Mexican American Studies Books Un-Banned In Arizona

7 Books Un-Banned In Arizona
Occupied America: A History of Chicanos, by Rodolfo Acuña

Latino Books Once Banned In Arizona

The Tucson Unified School district voted Tuesday night to un-ban seven books from classrooms, two years after suspending a progressive Mexican American Studies curriculum made illegal by the Arizona legislature in 2010.

The school board voted 3 to 2 to approve the seven once-prohibited books as supplementary class materials, the Arizona Daily Star reports. The vote doesn’t mean teachers will use the books for classes, but they now have the option.

The books, all but one penned by Latino authors, were once used in classes that some Arizona conservatives accused of politicizing Mexican American students. The former teachers of the forbidden classes deny the allegations, and point to independent research showing the courses improved student achievement and a state-commissioned audit that recommended expanding the classes.

The state legislature outlawed classes in 2010 that promote the overthrow of the United States, foster ethnic resentment or treat students as members of an ethnicity rather than as individuals. The law resulted from a campaign against the Tucson classes by then-Superintendent of Schools Tom Horne and then-State Sen. John Huppenthal, both Republicans. Horne has since been elected state Attorney General and Huppenthal now serves as Superintendent of Schools.

Facing the loss of 10 percent of their budget if they failed to comply -- some $14 million over the fiscal year -- Tucson's school board voted to shut the classes down in January of 2011.

Administrators plucked the seven books from the district’s classes days later, noting that they had been named in a lawsuit against the district. The books included the classic Chicano history “Occupied America” by Rudolfo Acuña and Brazilian educator Paulo Freire’s “Pedagogy of the Oppressed” -- both texts routinely taught in universities across the country.

TUSD argued that removing the books from classes and forbidding their instruction did not amount to a ban because they made the books available in libraries. When pressed to explain what Latino literature was available to teachers for classroom use in the wake of the suspension of the Mexican American Studies curriculum, TUSD said existing rules only allowed teachers to use books approved by the school board as supplementary materials.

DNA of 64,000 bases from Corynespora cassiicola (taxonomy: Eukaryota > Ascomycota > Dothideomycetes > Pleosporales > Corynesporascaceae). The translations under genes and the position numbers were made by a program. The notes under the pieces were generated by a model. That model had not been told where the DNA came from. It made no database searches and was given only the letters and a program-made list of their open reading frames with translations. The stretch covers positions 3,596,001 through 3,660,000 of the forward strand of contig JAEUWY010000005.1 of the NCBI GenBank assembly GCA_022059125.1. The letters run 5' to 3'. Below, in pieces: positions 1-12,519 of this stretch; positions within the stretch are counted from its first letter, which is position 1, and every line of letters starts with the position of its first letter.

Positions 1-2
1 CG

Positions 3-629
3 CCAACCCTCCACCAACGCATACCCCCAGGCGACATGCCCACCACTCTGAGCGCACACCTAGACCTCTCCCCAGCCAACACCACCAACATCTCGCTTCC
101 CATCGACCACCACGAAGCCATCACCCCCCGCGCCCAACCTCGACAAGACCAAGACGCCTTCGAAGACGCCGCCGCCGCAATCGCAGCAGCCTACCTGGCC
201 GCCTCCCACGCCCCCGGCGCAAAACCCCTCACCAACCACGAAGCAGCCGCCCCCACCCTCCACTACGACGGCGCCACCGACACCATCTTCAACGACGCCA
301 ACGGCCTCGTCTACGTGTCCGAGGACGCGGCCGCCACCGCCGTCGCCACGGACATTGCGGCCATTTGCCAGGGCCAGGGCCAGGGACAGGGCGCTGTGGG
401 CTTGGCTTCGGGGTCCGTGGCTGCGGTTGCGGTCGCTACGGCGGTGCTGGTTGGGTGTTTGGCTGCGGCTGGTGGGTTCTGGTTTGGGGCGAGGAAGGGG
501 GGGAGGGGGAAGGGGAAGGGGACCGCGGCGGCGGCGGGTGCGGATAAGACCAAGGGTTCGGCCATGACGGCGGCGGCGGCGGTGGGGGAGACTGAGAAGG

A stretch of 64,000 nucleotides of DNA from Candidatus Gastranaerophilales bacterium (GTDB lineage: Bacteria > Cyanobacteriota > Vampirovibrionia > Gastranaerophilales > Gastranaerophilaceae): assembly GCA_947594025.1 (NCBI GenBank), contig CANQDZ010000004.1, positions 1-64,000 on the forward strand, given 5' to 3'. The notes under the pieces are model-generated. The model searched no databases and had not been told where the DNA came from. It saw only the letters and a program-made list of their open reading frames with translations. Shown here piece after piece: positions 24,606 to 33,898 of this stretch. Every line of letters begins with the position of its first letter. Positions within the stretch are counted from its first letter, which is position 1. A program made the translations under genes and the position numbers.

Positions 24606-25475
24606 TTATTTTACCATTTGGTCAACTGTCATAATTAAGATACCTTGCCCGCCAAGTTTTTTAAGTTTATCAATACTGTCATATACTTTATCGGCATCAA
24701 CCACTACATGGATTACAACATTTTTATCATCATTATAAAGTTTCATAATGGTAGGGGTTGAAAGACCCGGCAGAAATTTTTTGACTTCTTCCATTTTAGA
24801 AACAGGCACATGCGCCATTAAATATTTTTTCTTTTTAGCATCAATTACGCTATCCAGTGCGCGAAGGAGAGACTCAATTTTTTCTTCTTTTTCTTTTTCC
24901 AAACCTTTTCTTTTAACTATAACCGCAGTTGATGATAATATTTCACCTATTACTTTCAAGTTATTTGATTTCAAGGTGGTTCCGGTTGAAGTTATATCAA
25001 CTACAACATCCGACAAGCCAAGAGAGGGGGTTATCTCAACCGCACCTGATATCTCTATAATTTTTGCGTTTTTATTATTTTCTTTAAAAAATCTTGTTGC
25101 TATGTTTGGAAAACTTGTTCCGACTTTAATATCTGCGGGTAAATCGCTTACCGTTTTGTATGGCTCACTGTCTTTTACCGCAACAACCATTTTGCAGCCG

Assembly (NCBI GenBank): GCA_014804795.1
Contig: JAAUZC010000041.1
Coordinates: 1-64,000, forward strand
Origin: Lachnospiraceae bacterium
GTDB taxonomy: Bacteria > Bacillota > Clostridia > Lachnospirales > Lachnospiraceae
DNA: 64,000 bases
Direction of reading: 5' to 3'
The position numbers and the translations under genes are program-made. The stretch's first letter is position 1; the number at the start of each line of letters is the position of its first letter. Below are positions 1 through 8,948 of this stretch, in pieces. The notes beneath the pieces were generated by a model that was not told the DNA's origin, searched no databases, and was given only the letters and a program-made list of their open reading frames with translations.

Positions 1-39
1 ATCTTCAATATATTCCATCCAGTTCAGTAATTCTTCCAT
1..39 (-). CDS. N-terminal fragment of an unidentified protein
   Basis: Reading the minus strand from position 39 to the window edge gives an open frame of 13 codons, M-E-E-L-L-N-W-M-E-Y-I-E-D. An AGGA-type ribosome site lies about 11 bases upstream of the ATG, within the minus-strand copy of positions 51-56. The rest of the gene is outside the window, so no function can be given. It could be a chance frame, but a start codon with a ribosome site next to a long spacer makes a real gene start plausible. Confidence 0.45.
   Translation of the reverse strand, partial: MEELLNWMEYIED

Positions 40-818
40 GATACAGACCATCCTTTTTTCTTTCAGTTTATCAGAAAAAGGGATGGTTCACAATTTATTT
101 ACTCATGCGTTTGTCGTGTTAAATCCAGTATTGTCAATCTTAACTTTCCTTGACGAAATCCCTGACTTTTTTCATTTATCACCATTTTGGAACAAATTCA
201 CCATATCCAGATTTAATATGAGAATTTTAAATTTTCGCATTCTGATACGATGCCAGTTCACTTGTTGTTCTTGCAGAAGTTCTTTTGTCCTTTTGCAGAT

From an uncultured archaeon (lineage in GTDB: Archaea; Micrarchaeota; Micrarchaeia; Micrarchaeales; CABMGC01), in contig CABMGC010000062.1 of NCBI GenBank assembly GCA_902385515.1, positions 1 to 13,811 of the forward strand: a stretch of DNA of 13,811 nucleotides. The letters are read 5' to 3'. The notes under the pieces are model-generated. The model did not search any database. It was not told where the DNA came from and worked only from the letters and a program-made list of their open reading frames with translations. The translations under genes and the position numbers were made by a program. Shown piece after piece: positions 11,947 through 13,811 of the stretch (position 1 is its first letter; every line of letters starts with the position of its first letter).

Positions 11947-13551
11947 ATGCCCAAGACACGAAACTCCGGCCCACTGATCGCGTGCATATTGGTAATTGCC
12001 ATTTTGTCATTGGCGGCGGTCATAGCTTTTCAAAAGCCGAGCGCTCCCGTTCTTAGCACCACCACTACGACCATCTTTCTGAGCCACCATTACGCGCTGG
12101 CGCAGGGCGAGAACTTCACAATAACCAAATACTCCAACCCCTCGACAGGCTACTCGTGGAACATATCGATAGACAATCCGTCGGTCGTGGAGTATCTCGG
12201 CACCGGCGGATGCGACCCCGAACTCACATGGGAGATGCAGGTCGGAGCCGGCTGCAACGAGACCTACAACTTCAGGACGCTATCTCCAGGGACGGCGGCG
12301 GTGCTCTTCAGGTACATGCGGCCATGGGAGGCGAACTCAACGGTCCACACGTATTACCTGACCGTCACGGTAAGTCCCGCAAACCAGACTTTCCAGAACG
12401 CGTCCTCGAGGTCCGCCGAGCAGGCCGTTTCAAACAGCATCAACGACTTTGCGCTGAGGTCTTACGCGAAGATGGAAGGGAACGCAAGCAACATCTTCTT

But several teachers said the rule was not generally enforced before the controversy. Some accused the district of selectively applying the previously ignored rule to the former teachers of the Mexican American Studies classes, almost all of whom are Latino.

Despite the wide use of Latino literature in Tucson classrooms prior to the suspension of Mexican American Studies, the school board had approved virtually no literature by Latino authors suitable for high school students beyond “The House on Mango Street” by Sandra Cisneros. A few more options existed for younger students.

One teacher who never taught Mexican American Studies said he’d continue to teach unapproved works by authors including Colombian novelist Gabriel García Márquez and Chilean poet Pablo Neruda.

“In my 23 years here, we’ve never had a discussion here in the English Department about getting books approved by the district,” Tucson High School literature teacher Chris Goldsmith told Fox News Latino last year. “But now because of this law there’s a hood they have to jump through.”

The former Mexican American Studies teachers, by contrast, faced constant scrutiny from administrators and were told in writing that “assignments cannot direct students to apply MAS [Mexican American Studies] perspectives.”

A lawsuit against the state over the ethnic studies law is currently winding its way through the courts.

Tucson implemented “culturally relevant courses” this year that include a Mexican American Studies component, as required under a decades-old desegregation lawsuit. The state has not said the new courses violate the ethnic studies law, though they noted:

“We observed three questionable posters in the Senior English class and the Social Studies classroom,” state education officials said in a letter to Tucson’s Superintendent H.T. Sanchez. “References to levels of oppression and liberation were problematic, particularly in light of the feedback we have provided in our previous curriculum review.”

Check out the seven books once banned from Tucson classrooms in the slideshow above.

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